CHAPTER 5.docx

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Department
Marketing and Consumer Studies
Course
MCS 2600
Professor
Karen A.Gough
Semester
Winter

Description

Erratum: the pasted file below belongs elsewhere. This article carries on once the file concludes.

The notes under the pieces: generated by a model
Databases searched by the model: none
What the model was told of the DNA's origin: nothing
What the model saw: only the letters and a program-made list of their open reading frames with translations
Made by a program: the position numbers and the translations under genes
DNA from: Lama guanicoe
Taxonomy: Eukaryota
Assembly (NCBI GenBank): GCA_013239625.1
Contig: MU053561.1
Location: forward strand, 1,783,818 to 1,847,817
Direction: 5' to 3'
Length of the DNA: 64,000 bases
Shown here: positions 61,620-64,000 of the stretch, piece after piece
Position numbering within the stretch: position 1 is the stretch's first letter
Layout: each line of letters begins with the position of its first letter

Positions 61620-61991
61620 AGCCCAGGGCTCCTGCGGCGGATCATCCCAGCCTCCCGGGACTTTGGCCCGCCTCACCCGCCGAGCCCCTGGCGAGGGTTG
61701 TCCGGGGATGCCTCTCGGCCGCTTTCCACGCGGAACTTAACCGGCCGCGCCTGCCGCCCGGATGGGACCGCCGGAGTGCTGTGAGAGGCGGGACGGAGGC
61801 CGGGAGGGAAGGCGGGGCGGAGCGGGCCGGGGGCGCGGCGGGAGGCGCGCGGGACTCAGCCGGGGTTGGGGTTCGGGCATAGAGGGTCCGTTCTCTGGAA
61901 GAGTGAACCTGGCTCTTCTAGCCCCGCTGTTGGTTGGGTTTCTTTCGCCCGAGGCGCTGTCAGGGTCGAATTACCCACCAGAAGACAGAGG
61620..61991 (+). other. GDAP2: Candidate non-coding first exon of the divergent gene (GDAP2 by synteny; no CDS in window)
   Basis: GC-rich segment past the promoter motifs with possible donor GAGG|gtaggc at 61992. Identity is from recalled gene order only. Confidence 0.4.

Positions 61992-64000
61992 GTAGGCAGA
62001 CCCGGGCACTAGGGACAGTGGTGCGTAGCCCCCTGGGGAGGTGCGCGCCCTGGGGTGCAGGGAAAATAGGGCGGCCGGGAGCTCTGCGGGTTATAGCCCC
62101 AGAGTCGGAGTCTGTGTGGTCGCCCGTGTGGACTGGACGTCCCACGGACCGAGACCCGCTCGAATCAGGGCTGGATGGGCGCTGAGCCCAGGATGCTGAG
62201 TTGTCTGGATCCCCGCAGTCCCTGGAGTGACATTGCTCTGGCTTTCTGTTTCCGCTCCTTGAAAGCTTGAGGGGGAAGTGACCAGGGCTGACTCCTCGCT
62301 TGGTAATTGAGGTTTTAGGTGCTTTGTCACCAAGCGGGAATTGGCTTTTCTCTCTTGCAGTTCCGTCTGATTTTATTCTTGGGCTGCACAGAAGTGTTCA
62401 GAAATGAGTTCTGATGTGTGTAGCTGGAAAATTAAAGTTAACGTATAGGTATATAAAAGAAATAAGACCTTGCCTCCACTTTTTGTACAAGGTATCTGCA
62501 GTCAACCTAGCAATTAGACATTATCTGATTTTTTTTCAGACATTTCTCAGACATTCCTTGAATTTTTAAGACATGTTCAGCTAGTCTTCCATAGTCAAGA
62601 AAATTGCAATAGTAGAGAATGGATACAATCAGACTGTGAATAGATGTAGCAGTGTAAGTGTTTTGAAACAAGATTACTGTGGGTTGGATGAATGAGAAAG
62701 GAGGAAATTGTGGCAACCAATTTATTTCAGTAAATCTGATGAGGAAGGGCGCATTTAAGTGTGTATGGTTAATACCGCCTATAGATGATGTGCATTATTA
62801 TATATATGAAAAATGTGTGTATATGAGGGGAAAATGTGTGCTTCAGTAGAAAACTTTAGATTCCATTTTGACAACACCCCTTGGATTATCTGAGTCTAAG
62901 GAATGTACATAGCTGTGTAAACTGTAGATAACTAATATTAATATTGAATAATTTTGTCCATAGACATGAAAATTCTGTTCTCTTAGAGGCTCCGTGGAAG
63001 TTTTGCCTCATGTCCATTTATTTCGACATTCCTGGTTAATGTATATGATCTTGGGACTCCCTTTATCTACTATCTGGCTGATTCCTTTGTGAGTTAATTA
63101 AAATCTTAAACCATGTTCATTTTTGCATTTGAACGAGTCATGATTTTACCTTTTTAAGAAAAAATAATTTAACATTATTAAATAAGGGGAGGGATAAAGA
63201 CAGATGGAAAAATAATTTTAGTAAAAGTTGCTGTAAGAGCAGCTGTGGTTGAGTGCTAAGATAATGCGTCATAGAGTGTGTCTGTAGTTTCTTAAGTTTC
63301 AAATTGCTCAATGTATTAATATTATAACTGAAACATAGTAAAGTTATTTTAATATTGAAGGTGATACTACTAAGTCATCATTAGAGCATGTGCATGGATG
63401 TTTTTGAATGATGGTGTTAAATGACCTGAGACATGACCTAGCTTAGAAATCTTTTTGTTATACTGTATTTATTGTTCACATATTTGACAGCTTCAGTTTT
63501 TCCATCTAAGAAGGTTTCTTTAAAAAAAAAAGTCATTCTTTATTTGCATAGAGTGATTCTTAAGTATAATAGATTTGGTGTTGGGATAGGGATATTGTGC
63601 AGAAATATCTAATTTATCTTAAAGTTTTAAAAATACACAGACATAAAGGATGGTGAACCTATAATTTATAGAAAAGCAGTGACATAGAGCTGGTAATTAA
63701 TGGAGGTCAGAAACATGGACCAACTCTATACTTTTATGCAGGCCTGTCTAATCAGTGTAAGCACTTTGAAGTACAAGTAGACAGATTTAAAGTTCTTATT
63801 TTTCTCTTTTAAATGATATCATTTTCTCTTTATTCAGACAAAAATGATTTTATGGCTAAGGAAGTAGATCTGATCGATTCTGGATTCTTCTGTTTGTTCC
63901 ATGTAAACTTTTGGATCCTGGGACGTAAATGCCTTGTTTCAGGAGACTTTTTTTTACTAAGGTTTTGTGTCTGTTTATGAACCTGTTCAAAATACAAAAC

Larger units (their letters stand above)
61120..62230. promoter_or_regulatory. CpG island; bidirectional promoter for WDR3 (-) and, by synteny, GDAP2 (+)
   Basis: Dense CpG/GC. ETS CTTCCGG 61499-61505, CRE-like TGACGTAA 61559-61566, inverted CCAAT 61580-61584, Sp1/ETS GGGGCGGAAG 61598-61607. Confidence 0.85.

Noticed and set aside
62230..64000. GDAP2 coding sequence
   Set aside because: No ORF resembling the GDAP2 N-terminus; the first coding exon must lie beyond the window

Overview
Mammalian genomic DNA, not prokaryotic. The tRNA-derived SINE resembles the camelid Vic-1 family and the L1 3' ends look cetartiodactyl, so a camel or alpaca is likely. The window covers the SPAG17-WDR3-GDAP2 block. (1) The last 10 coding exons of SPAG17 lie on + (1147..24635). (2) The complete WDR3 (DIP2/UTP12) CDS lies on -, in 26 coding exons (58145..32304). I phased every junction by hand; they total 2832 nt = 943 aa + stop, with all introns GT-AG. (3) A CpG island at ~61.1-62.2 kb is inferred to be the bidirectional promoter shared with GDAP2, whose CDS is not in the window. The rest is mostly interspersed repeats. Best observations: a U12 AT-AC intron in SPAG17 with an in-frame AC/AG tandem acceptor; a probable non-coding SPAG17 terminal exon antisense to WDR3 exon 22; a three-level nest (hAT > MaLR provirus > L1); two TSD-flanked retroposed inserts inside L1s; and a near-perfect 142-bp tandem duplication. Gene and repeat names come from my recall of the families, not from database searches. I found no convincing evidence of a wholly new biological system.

CHAPTER 5 - CONSUMER BEHAVIOUR PERSONALITYAND CONSUMER BEHAVIOUR • Marketers have always tried to appeal to consumers in terms of their personality characteristics WHAT IS PERSONALITY? • The study of personality has been approached by theorists in a variety of ways • Some have emphasized the dual influence of heredity and early childhood experiences on personality development, others have stressed broader social and environmental influences and the fact that personalities develop over time • Personality defined as those inner psychological characteristics that both determine and reflect how a person responds to his or her environment • NATURE OF PERSONALITY o Three distinct properties are of central importance: personality reflects individual differences, personality is consistent and enduring, and personality can change o Personality Reflects Individual Differences  Inner characteristics that constitute an individuals personality are a unique combination of factors, no two individuals are exactly alike  Similar in some characteristics but not in others  Personality enables us to categorize consumers into different groups on the basis of one or even several traits o Personality is COnsistent and Enduring  Individuals personality tends to be both consistent and enduring  Marketers cannot change consumers personalities to conform to their products o Personality Can Change  Under certain circumstances personalities change  Individuals personality changes not only in response to abrupt events but also as part of a gradual maturing process THEORIES OF PERSONALITY • Three major theories of personality: freudian theory, neo-freudian theory, and trait theory • FREUDIAN THEORY o Sigmund Freud's psychoanalytic theory of personality is one of the cornerstones of modern psychology  Built on the premise that unconscious needs or drives, especially sexual or biological, are at the heart of human motivation and personality o Id, Superego, and Ego  Freud proposed that the human personality consists of 3 interacting systems, the id, the superego, and the ego  Id was conceptualized as the warehouse of primitive and impulsive drives (basic psychological needs)  Superego is conceptualized as the individuals internal expression of societies moral and ethical codes of conduct - to see the individual satisfies needs in a socially acceptable fashion  Ego is the individuals conscious control, functions as an internal monitor that attempts to balance the impulsive demands of the id and the sociocultural constraints of the superego o Freud believes an individuals personality is formed as he passes through a number of distinct stages of infant and childhood development - oral, anal, phallic, latent and genital stages o Personality is determined by how well they deal with the crises that are experienced while passing through each of these stages. o Freudian Theory and Product Personality  The application of Freud's psychoanalytic theory to the study of consumer personality results in the belief that human drives are largely unconscious and that consumers are primarily unaware of their true reasons for buying what they buy  See consumers purchases and consumption as a reflection and an extension of the consumers own personality • NEO-FREUDIAN PERSONALITY THEORY o Neo-Freudians believed that social relationships are fundamental to the formation and development of personality o Adler viewed human beings as seeking to attain various rational goals which he called style of life  More emphasis on the individuals efforts to overcome feelings of inferiority o Harry Stack Sullivan stressed that people continuously attempt to establish significant and rewarding relationships with others  Concerned with the individuals efforts to reduce tensions o Karen Horney was also interested in anxiety and her focus was the impact of child-parent relationships and the individuals desire to conquer feelings of anxiety  Proposed that individuals be classified into three personality groups: compliant, aggressive, and detached • Compliant individuals are those who move toward others (loved and wanted) • Aggressive individuals move against others (excel and win admiration) • Detached individuals move away from others (independence, self- reliance, self-sufficiency, and individualism)  Personality test developed on Horney's theory (CAD) has been tested within the context of consumer behaviour  Initial CAD research uncovered a number of tentative relationships between college students' scores and their product and brand usage patterns • TRAIT THEORY o Trait theory constitutes a major departure from the qualitative measures that typify the Freudian and neo-Freudian movements o Orientation of trait theory is primarily quantitative or empirical; it focuses on the measurement of personality it terms of a specific psychological characteristics, called traits o Traits are defined as any distinguishing, relatively enduring way in which one individual differs from another o Trait theorists are concerned with the construction of personality tests that enable them to pinpoint individual differences in terms of specific traits o Single trait personality tests are often developed specifically for use in consumer behaviour studies  Measure consumer innovativeness (how receptive a person is to new consumer-related experiences), consumer materialism (the degree of the consumer's attachment to worldly possessions), and consumer ethnocentrism (the consumers likelihood to accept or reject foreign-made products)  Trait researchers have found that it is generally more realistic to expect personality to be linked to how consumers make their choices and to the purchase or consumption of a broad product category rather than a specific brand PERSONALITYAND UNDERSTANDING CONSUMER BEHAVIOUR • Marketers are itnerested in understanding how personality influences consumption behaviour because the knowledge enables them to better understand consumers and to segment and target those consumers who are likely to respond positively to their product or service communications • Consumer Innovativeness and Related Personality Traits o Marketing practicioners try to learn all they can about consumer innovators for the market response of such innovators is often a critical indication of the eventual success or failure of a new product or service o Personality traits that have been useful in differentiating between consumer innovator and noninnovators include consumer innovativeness, dogmatism, social character, need for uniqueness, optimum stimulation level, sensation seeking, and variety novelty seeking o Consumer Innovativeness  Consumer researchers have endeavoured to develop measurement instruments to gauge the level of consumer innovativeness, because such measures of personality traits provide important insights into the nature and boundaries of a consumer's willingness to innovate.  Trait of consumer innovativeness has been linked to the need for stimulation, novelty seeking, and the need for uniqueness  Previous studies of consumer innovativeness have treated this construct as a single personality trait, a recent research effort examining high- technology products, developed a hierarchical model consisting of 3 levels of personality • Global innovativeness: personal trait that exists independent of any context; one that represents the "very nature" of consumers' innovativeness • Domain-specific innovativeness: a more narrowly defined activity within a specific domain or product category • Innovative behaviour: pattern of actions or responses that indicate early acceptance of change and adoption of innovations  Available consumer research indicates a positive relationship between innovative use of the internet and buying online  Other research exploring the association between personality traits and innovative internet behaviour has reported that internet shoppers tend to see themselves as being able to control their own future  Consumer innovativeness can be an important consideration when firms contemplate brand extensions o Consumer Dogmatism  Many marketers are interested in managing consumers' responses to distinctively unfamiliar products or product features, especially marketers of technologically rich products  Consumer dogmatism is a personality trait that measures the degree of rigidity that individuals display toward the unfamiliar and toward information that is contrary to their own established beliefs • Highly dogmatic approaches the unfamiliar defensively and with considerable discomfort and uncertainty • Low dogmatic will readily consider the unfamiliar or opposing beliefs  Low dogmatism consumers are more likely to prefer innovative products to established or traidtional alternatives o Social Character  Personality trait known as social character has its origins in sociological research  Social character is a personality trait that ranges on a continuum from inner-directedness to other-directedness  Inner-directed consumers rely on their own inner values or standards in evaluating new products and are likely to be consumer innovativers  Other-directed consumers tend to look to others for guidance as to what is appropriate or inappropriate  Inner and other directed consumers are attracted to different types of promotional messages o Need for Uniqueness  Conformity to others' expectations or standards, either in appearance or in their possessions, is something to be avoided  We would expect that